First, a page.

Again, it may seem picky to some, but I've certainly found it noticeable.
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Old March 4th, 2007, 08:53 AM   #69
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do you wear eyeglasses?
Yes I do.

Ty
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Old March 4th, 2007, 01:16 PM   #70
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Quote:
Originally Posted by Larry Vaughn View Post
Hmm. How does the Sennheiser HD 280 Pro compare to the Sony MDR 7506? They are sound isolating units.
I own two pairs of the Senns (home & work) and have compared them back to back with the Sonys before buying. I owned a pair of 7502s for years, so the 7506 sound was instantly familiar.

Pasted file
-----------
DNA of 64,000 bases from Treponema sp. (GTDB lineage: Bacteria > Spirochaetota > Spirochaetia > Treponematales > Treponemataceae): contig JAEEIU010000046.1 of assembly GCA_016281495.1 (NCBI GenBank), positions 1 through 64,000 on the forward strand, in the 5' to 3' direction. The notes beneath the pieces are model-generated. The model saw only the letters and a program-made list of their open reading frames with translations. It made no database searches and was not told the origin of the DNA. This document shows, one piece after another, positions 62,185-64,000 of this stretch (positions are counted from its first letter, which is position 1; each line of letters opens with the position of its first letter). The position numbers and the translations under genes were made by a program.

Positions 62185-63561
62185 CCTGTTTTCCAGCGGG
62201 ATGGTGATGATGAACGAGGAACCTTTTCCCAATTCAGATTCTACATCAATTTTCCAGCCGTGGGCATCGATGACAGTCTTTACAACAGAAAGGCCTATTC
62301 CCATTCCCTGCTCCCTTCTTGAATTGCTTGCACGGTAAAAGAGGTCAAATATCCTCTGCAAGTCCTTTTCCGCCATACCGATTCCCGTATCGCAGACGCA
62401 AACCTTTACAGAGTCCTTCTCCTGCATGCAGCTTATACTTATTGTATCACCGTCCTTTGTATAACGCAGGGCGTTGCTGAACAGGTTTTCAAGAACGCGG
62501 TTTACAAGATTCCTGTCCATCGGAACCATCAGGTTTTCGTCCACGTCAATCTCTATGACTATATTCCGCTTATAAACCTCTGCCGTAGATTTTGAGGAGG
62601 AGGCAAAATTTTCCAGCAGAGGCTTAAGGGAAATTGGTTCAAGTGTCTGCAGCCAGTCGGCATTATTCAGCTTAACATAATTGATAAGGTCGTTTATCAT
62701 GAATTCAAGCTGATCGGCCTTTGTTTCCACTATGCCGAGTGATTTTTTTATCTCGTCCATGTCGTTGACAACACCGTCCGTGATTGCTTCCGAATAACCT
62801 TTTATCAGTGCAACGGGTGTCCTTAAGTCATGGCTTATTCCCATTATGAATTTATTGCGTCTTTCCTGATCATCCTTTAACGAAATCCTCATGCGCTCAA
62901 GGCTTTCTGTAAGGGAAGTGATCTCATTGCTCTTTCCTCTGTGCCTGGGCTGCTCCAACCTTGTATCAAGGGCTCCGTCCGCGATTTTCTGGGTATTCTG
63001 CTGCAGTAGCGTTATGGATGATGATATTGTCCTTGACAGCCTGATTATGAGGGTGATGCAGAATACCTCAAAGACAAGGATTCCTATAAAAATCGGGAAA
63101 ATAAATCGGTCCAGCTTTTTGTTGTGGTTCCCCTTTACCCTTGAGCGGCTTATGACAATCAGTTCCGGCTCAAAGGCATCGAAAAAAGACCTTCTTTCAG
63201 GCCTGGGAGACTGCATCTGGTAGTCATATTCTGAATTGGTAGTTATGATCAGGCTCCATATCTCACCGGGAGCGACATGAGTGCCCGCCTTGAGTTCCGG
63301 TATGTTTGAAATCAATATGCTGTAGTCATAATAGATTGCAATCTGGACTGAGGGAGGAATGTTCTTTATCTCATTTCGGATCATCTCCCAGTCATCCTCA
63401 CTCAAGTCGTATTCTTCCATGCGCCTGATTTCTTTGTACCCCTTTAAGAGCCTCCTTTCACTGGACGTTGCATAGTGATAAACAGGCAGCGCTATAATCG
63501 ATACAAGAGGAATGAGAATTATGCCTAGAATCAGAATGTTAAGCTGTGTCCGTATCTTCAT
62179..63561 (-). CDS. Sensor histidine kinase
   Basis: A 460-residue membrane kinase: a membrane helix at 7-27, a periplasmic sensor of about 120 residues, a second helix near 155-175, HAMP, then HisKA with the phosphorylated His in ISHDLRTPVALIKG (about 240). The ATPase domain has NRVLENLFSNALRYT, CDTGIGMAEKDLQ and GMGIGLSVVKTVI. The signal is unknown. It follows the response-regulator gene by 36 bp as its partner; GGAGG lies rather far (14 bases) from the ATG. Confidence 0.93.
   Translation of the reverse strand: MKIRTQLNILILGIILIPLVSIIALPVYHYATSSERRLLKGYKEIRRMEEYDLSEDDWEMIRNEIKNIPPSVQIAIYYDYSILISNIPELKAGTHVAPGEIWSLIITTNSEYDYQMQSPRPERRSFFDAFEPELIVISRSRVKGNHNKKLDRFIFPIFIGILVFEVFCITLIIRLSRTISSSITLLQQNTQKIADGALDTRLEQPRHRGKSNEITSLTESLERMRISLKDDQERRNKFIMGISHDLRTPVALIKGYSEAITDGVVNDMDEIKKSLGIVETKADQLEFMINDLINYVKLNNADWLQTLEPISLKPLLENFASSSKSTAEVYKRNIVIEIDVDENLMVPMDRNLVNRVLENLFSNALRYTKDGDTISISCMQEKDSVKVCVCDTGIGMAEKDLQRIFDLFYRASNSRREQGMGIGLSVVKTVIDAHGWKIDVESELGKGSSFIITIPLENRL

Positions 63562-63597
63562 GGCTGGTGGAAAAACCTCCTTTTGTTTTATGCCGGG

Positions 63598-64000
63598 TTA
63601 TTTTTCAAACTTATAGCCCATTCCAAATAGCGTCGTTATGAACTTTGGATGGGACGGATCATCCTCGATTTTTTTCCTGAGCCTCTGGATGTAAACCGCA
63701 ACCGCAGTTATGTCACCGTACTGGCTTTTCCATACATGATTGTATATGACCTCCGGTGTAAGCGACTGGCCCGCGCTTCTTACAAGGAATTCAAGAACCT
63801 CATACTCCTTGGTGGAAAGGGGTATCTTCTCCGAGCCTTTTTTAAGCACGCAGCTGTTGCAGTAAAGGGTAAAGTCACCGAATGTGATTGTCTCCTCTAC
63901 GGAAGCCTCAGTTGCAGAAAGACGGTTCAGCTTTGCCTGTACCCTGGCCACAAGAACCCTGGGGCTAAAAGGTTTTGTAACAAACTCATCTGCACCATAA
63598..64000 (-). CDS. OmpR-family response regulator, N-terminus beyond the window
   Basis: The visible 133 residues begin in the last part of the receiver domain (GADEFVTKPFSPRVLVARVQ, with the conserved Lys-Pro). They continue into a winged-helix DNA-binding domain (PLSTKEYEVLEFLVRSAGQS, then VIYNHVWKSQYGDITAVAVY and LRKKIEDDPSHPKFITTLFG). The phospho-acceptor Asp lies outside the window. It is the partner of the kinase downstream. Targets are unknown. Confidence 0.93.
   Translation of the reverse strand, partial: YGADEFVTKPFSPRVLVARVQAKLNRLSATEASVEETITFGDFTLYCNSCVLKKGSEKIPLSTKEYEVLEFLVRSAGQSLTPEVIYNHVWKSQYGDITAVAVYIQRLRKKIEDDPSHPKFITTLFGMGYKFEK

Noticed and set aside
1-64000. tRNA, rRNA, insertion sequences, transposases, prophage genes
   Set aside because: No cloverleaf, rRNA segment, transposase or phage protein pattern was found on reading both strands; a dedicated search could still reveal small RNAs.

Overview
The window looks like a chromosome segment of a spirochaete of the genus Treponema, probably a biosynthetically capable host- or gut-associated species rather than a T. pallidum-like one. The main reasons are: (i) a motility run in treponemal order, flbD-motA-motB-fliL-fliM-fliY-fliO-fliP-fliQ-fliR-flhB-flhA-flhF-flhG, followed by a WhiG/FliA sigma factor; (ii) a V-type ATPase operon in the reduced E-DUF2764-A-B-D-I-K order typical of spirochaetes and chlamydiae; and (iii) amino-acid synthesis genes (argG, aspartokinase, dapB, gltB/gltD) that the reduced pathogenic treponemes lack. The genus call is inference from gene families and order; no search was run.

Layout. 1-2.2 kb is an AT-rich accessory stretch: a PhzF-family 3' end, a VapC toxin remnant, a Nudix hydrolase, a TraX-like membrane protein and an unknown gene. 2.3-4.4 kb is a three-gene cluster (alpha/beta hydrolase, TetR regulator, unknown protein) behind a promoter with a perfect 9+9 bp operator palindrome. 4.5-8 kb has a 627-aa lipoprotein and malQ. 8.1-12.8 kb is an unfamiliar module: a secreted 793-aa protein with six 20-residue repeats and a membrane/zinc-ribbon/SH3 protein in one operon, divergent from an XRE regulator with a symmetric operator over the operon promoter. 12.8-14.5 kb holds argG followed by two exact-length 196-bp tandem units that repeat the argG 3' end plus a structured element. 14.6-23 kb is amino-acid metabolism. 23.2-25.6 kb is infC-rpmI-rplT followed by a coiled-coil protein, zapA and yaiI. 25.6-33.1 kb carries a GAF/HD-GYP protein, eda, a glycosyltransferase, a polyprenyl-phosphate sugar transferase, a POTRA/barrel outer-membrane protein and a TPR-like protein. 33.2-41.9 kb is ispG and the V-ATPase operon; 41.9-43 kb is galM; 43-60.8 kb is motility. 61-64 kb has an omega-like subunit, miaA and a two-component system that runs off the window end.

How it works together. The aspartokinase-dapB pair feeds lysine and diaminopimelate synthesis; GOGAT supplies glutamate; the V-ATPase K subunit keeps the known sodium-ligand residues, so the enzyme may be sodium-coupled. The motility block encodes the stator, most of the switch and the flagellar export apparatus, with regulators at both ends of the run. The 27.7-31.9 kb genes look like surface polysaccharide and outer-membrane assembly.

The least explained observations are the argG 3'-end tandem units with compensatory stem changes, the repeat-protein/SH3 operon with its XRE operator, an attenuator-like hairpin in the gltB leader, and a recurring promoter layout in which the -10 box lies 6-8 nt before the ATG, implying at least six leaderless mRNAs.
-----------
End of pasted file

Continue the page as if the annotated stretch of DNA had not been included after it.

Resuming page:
To my ears the Senns are flatter and more natural. The Sonys are a bit scooped and are sweeter. I think the Senns are also a bit more rugged - at least the ear foams are. Both fold up. The Sonys are a bit more comfortable in that they don't clamp as hard. Both are excellent values.

For mixing or listening for accuracy, I prefer the Senns. They color the sound less than the Sonys. (Quick note on mixing with headphones: they don't give an accurate image, and they make small details stand out; however, they give a consistent frequency response in an untreated room for under $100. Use them to double-check a mix, or when you have no choice, but good monitors in a treated room are highly preferred.)

However, for tracking in the studio, or field recording, the Sonys have the advantage of being able to cut through the ambient sound better, due to the scoop. The Sony's would be better for casual listening as well.